Traveling with your Ukulele.
All Packed? got your Favorite Uke? Great, lets go!
Well, actually, wait a minute. So how are you travling? and to where?. A couple of things to consider when taking your Ukulele on Vacation. If you are flying, you have a couple options. Check it as baggage, or carry it on. Now if you check it as baggage, then size is not a problem, but you had better have a sturdy, well fitting, hard sided case for it. I am talking about a HARD case. One made of wood or strong plastic. One you would not think twice about dropping on a hard floor or sitting on. Because it is going to be not only dropped and tossed around quite a bit, but may have several hundred pounds of luggage bouncing around on top of it for the duration of the flight. Sure, we like to think that the handlers would be careful, seeing that it is an expensive musical instrument, but more than likely, it will be cared for the same as any other luggage, which means tossed, dropped, and piled on. So, if your case is up to the challenge, well, it is your choice. Personally, I do not check it unless it is packed in its case inside my luggage, surrounded by a soft layer of clothing and a outer shell.
The TSA advises: "If you have an instrument in your checked baggage, include short written instructions, where a security officer will notice them, for handling and repacking your instrument. Make sure these instructions are very clear and understandable to someone with no musical background."
I will most often carry it on. Now, some airlines will let you get away with an instrument that is a little larger then the carry on guide, but some will not. So check with your airline first. It is easy to assume it will fit, But when it doesn't, and they do make you check it, you will regret having it in a gig-bag. Most Airlines have published guides for carry on size. I have carried a concert size without a problem, but it will usually need to be in a gig bag. A concert size hard case will not always fit in the overhead or under the seat. I usually put it carefully under the seat for take off, then move it to my lap for the flight. Plus, if you carry it with you, you can strum in the terminal while you wait. But, before you even get to the terminal, look through your case or gigbag, and make sure you remove any tools, like your little pocket knife, scissors, screwdrivers, etc. Put them in your checked bag, or leave them at home. otherwise it will get taken at security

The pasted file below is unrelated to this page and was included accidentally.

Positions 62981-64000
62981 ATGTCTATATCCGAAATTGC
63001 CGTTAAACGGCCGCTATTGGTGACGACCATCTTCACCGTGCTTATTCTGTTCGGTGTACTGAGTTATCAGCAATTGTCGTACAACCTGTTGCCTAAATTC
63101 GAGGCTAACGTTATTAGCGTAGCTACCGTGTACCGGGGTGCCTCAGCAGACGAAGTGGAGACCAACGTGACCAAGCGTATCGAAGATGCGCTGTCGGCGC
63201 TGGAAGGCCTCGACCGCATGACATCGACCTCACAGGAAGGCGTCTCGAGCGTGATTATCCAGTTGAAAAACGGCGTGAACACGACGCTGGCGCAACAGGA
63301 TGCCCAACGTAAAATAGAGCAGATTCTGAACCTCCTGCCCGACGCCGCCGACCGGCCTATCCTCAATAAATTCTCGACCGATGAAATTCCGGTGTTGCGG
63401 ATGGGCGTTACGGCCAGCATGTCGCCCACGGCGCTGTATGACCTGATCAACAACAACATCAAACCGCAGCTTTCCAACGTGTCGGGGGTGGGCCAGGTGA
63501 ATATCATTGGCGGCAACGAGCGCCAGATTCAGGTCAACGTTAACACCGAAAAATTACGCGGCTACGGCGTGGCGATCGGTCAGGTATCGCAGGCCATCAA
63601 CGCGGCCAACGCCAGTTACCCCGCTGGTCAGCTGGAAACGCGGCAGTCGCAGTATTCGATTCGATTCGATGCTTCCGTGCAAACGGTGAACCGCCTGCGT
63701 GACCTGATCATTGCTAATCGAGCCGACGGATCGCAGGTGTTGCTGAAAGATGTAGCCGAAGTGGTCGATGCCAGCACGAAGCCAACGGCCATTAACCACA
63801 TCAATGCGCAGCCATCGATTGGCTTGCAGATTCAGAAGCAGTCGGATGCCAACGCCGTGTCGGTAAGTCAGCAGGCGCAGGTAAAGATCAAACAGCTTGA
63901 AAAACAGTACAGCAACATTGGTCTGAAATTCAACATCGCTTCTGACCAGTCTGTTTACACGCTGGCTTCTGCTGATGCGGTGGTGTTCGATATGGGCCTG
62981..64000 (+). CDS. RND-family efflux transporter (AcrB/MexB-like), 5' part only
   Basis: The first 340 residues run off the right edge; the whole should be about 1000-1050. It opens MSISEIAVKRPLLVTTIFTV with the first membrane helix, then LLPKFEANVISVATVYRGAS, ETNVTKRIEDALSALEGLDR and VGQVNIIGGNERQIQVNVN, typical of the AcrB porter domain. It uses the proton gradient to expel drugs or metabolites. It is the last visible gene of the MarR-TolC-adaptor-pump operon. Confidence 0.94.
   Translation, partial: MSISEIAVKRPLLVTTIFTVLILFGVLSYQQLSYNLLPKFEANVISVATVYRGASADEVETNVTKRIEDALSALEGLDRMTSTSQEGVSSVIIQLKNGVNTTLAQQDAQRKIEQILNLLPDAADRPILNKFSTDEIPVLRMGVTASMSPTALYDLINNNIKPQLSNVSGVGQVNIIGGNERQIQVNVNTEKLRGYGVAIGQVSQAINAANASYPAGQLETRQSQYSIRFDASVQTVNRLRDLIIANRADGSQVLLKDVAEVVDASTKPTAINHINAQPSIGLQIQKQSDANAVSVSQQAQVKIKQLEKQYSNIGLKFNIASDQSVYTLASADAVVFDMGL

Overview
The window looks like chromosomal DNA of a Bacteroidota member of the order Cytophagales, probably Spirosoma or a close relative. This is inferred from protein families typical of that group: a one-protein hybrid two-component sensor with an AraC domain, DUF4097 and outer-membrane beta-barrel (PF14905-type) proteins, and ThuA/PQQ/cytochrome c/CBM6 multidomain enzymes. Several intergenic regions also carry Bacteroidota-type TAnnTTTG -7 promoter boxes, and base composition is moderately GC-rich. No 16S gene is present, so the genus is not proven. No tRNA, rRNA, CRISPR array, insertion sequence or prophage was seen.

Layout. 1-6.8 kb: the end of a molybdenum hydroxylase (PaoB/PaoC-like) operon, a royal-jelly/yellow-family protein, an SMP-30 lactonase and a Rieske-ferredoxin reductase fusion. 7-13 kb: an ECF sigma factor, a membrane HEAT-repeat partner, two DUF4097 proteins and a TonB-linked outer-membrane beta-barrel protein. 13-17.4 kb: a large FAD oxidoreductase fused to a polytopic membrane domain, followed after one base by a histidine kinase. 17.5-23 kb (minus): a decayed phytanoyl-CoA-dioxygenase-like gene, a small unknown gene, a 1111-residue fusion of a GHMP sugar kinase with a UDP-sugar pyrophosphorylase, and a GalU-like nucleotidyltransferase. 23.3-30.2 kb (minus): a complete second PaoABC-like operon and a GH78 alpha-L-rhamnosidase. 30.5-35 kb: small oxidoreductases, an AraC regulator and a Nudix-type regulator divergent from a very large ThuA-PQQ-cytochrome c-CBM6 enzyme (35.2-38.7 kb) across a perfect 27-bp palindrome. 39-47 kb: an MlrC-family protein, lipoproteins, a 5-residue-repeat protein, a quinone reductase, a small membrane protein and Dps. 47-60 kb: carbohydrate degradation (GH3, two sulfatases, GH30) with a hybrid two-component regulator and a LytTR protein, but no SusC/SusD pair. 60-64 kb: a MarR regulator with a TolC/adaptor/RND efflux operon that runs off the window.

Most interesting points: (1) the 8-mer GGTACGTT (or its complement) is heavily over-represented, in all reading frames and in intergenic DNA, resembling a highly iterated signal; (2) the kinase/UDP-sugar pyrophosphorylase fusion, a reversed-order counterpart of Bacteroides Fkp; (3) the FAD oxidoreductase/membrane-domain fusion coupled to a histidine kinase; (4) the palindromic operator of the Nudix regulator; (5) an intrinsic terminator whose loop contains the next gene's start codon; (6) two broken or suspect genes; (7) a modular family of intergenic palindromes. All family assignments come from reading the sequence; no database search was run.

Going by Bus or train? same goes, as far as treating it like luggage. Carry it with you. You'll be glad you did!
Obviously, you will be in control of the treatment, so the type of case is up to you. But here are a few things to consider. Even if it is comfortable to you in the car, a black case in the back seat in the sun, (yes, even through a window) can get pretty hot inside. Make sure it is covered with a light colored towel or blanket. If you are traveling, and you stop to eat or sight see or whatever, take it with you. A car can get real hot, real fast, and heat does nasty things to Ukuleles. In fact, even in the winter, if it is sunny, the car is act like a green house.
So where are you going?
For how long?
What is the weather like?
Another thing that plays havoc on Ukuleles is rapid humidity changes. If you are going somewhere dry, take a hard case and a case humidifier, like a "Dampit". Keep the Ukulele in it's case when you are not playing. Remember, Cold climates can be just as dry, if not more so, than hot climates. If you find yourself in a situation where you need a humidifier, but can not get one, what you can do is take a ziplock bag, and poke a bunch of little holes in it with a pin or something small and sharp. Inside that, put a damp, but not wet, paper towel. This will work as an emergency temporary humidifier. Also, if you go somewhere humid, you don't need a humidifier obviously, but keep the uke in its case when not playing, and do the same for a while when you get home to let it acclimate back again.
It is also a good idea to slack the strings a bit if you are not going to play it while traveling. Rapid Changes in temperature and humidity can cause strings to shrink, sometimes to the point where they tear off the bridge.
Don't forget to bring an extra set of strings, and a small multi tool, like a swiss army knife. But again, if you are flying, obviously you will have pack it separately in your checked bags.
Next,5. Ukulele do's and dont's
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